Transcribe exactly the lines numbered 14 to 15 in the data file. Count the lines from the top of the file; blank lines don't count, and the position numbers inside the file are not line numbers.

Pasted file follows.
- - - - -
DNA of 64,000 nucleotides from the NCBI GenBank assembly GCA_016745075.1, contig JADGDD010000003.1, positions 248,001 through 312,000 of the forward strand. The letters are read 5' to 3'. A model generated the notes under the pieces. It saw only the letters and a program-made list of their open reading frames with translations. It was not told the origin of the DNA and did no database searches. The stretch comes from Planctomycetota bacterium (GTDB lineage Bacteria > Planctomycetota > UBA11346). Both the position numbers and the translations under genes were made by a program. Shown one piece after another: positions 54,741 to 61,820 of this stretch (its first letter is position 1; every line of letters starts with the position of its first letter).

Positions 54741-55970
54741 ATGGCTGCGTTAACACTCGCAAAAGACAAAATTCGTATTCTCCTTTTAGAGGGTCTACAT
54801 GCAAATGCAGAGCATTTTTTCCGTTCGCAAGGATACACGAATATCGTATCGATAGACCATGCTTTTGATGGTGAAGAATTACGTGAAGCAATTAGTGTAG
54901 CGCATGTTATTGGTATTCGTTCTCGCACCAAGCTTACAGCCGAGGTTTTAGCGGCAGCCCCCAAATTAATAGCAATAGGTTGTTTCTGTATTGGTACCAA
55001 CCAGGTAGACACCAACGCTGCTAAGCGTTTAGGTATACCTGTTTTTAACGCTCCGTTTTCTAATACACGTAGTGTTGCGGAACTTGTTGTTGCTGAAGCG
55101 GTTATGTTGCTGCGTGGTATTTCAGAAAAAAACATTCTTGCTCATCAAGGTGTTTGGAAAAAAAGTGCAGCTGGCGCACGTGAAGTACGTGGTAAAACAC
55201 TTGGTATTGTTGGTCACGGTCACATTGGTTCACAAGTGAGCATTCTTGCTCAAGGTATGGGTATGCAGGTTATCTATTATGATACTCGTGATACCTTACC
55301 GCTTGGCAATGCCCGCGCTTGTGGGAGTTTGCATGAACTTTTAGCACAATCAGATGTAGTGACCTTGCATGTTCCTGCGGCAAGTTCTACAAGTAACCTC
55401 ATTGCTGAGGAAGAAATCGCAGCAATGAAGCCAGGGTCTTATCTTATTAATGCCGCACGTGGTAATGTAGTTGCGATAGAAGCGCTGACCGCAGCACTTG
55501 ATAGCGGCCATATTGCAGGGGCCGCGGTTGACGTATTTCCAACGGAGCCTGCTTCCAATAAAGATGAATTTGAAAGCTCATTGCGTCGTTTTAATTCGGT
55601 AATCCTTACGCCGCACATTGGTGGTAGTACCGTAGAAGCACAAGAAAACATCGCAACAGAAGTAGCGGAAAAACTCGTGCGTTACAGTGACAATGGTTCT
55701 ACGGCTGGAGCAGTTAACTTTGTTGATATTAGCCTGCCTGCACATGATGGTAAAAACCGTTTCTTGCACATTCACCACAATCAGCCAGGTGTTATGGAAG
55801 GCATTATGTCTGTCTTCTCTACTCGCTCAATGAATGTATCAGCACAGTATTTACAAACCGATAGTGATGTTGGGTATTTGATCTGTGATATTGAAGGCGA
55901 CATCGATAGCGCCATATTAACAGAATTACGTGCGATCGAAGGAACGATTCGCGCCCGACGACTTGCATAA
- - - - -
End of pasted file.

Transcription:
55801 GCATTATGTCTGTCTTCTCTACTCGCTCAATGAATGTATCAGCACAGTATTTACAAACCGATAGTGATGTTGGGTATTTGATCTGTGATATTGAAGGCGA
55901 CATCGATAGCGCCATATTAACAGAATTACGTGCGATCGAAGGAACGATTCGCGCCCGACGACTTGCATAA